Sometimes the best PR campaigns aren't meant to be PR campaigns at first. Some 40 years ago, staffers at what would eventually become the Bayer Corporation began an initiative to help local children, many of them their own, learn science based on a hands-on, inquiry-based model.
In 1995, the company formalized the effort, calling it Making Science Make Sense (MSMS), in the process setting up a company-wide initiative intended to advance science literacy across the country, from grades K-12.
"Thomas Edison said, 'The genius is sticking to it,'" says Mark Ryan, chief communications officer at Bayer, about the importance of showing students how real science is practiced. "It was never conceived of as a communications program. It was born out of a desire by the company to do something that made a difference in the communities we resided."
CSR has become a PR buzzword in recent years, with companies increasingly having a strong understanding about the correlation between efforts that reflect well on the company and the way the market perceives its brand. Drug companies are particularly interested in the long-term impact of CSR efforts, with public perception of the industry at an all-time low.
To date, MSMS has succeeded on two fronts: bringing well-deserved attention to the manner in which science is taught in US schools and bringing Bayer the benefits that come along with it.
Pittsburgh, the US headquarters for Bayer, was the site of initial MSMS efforts, with Bayer focused on public outreach and education. In 1994, Bayer created ASSET (Achieving Student Success through Excellence in Teaching), an independent nonprofit designed to encourage science education reform in Pittsburgh.
ASSET's growth was based on teacher training, quality curriculum materials, centralized materials support, assessment aligned to standards and curriculum, and community and administrative involvement.
Drawing broad interest
MSMS benefited from a number of PR strategies. To keep interested parties informed, the team formed an MSMS e-newsletter and employed a significant internal communications effort to keep staff updated. Media relations was heavily emphasized as well, with press briefings, SMTs, and RMTs.
Success in Pittsburgh led to expansion: programs were rolled out in Connecticut, West Virginia, Indiana, South Carolina, and Missouri. Bayer AG, the global parent company, also recognized the program's impact and has adopted the model everywhere from Ireland to Japan and South America.
"The only way to become successful is sitting down with people, including the school district and other community-based organizations, so that everyone feels ownership in it," says Rebecca Lucore, who, as executive director of the Bayer Foundation, heads corporate reputation efforts at Bayer. "It was never our intention beyond that to grow, but the one in Pittsburgh had done so well that it got the attention of the right people."
What got the attention of the right people, in part, were the annual surveys conducted with the help of Carway Communications. This year will mark the 13th survey conducted on behalf of the effort, taking the nation's pulse on every aspect of science education.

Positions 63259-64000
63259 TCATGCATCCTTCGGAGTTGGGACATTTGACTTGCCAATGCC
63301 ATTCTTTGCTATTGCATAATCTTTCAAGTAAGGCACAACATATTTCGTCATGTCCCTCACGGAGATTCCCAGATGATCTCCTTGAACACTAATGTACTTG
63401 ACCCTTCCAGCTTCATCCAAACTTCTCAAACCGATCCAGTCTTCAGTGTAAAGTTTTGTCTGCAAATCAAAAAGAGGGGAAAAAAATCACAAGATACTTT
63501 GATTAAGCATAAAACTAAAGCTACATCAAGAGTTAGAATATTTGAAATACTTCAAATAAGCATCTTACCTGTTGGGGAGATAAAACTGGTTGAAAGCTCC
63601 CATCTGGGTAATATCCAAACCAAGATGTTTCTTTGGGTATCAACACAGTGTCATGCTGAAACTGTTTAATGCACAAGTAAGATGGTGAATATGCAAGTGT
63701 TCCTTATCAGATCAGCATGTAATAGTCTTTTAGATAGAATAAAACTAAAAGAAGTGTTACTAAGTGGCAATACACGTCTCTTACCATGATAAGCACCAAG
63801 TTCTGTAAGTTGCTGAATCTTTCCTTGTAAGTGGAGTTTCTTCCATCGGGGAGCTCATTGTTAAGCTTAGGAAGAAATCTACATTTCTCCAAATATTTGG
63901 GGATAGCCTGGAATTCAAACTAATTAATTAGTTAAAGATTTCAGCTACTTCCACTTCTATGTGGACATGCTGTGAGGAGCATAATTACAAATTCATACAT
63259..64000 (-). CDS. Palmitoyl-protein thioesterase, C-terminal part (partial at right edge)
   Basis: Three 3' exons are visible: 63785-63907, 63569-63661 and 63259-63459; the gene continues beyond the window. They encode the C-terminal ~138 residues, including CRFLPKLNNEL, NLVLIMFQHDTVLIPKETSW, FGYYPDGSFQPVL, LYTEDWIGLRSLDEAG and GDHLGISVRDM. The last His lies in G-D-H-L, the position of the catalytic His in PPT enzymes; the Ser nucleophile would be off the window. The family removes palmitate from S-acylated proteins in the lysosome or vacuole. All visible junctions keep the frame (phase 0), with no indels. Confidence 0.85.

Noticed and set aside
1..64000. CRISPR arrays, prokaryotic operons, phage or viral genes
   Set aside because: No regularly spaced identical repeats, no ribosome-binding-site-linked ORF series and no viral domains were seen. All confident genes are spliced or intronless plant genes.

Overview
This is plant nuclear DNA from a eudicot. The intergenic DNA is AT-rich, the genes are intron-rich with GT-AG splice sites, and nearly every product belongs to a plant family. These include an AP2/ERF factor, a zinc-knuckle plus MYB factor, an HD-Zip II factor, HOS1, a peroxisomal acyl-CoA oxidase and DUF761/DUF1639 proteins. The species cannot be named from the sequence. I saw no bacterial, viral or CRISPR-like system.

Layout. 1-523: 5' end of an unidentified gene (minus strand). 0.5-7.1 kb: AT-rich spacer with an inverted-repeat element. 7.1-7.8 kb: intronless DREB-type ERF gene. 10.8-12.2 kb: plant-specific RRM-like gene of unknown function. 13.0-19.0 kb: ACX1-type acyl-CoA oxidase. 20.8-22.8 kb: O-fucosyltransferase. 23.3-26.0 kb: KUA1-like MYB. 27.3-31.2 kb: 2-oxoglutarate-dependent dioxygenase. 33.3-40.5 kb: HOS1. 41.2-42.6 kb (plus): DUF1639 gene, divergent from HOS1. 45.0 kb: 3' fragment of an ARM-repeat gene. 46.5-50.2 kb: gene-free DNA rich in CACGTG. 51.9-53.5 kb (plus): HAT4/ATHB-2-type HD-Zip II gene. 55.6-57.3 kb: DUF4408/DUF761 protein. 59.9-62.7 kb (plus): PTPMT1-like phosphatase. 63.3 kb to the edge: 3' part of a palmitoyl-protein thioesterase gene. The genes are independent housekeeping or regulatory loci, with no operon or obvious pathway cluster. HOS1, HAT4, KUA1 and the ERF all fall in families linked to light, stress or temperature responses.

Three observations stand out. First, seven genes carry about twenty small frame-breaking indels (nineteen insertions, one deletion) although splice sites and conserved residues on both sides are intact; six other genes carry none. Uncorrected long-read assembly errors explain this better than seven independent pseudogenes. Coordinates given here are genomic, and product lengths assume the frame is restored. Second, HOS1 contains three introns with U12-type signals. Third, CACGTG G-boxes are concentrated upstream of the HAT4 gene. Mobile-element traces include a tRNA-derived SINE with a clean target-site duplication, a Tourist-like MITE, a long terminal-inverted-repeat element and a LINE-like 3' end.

Those surveys - which have done everything from asking teachers how comfortable they are teaching science to polling HR executives on what skills they look for - have brought added attention to Bayer's programs. The survey's results have, year after year, been picked up by local and national media.
What followed was an expansion of the efforts - a realization from those in the communications department that public outreach and education efforts could effect real change. Bayer formed partnerships with the US Department of Education, the National Science Foundation, the National Science Teachers Association, and a number of other organizations.
"We not only had a community relations program that worked, we had a public education campaign that worked and got national media [attention]," Ryan says. "We've gotten to a point where we are experts in the field. We thought why not take an advocacy posture on things we think really matter?"
That advocacy effort has largely concentrated on building a diverse workforce within STEM (science, technology, engineering, and math) professions. Last fall, the company hosted its first STEM Education Diversity forum in DC, an opportunity for leaders in the field to discuss how to increase minority representation in the STEM fields. Speakers included astronaut Mae Jemison, who has been with the MSMS program from the beginning.
"I think the success of that event showed how companies can and must have a role in this issue," says Bridget McCourt, senior communications representative for Bayer and now the point-person on the MSMS program.
There are plans to continue with the STEM advocacy focus and possibly have another DC forum take place in 2008, says Lecore.
"I think we're in a good spot now," Ryan says. "We have a strong base for moving forward."
He adds that while the aim of the program was never to form such a wide-ranging communications program, his team always hoped its efforts would reflect well on the company and its staff. It is proof, he says, that corporate reputation is moved over the long haul, with real effort affecting real results.
"When employees see this," notes Ryan, "it not only validates the company's effort, but it validates their efforts."
ASSET through the years
1992: Bayer brings together local educators and community and business leaders from Pittsburgh to discuss ways to improve local science education
1994: ASSET becomes 501(c) (3) organization
1995: National Science Foundation awards ASSET $5 million in grants
1996-2000: Program evaluation with teachers' response gives program feedback
2006: Gov. Edward Rendell (D-PA, pictured left) grants ASSET $10 million in education budget
2007: Rendell grants program additional $13 million with the goal of expanding the program statewide